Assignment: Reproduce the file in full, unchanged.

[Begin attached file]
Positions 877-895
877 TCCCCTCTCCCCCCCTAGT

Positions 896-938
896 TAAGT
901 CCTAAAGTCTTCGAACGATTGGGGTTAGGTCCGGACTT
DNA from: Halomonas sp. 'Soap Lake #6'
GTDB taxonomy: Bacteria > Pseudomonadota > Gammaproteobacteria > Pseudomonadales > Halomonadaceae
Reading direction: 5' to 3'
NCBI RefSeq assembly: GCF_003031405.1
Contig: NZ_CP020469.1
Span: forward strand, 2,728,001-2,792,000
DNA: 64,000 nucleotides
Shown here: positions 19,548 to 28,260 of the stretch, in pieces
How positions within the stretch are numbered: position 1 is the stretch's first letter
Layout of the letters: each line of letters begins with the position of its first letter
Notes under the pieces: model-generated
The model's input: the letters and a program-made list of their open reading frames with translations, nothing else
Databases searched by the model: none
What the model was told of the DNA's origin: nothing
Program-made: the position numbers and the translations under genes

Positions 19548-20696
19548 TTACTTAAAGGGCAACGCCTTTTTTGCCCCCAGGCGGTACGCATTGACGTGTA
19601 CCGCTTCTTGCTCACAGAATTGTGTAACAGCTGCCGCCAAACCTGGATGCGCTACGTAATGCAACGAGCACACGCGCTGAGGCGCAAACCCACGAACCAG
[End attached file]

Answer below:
Positions 877-895
877 TCCCCTCTCCCCCCCTAGT

Positions 896-938
896 TAAGT
901 CCTAAAGTCTTCGAACGATTGGGGTTAGGTCCGGACTT
DNA from: Halomonas sp. 'Soap Lake #6'
GTDB taxonomy: Bacteria > Pseudomonadota > Gammaproteobacteria > Pseudomonadales > Halomonadaceae
Reading direction: 5' to 3'
NCBI RefSeq assembly: GCF_003031405.1
Contig: NZ_CP020469.1
Span: forward strand, 2,728,001-2,792,000
DNA: 64,000 nucleotides
Shown here: positions 19,548 to 28,260 of the stretch, in pieces
How positions within the stretch are numbered: position 1 is the stretch's first letter
Layout of the letters: each line of letters begins with the position of its first letter
Notes under the pieces: model-generated
The model's input: the letters and a program-made list of their open reading frames with translations, nothing else
Databases searched by the model: none
What the model was told of the DNA's origin: nothing
Program-made: the position numbers and the translations under genes

Positions 19548-20696
19548 TTACTTAAAGGGCAACGCCTTTTTTGCCCCCAGGCGGTACGCATTGACGTGTA
19601 CCGCTTCTTGCTCACAGAATTGTGTAACAGCTGCCGCCAAACCTGGATGCGCTACGTAATGCAACGAGCACACGCGCTGAGGCGCAAACCCACGAACCAG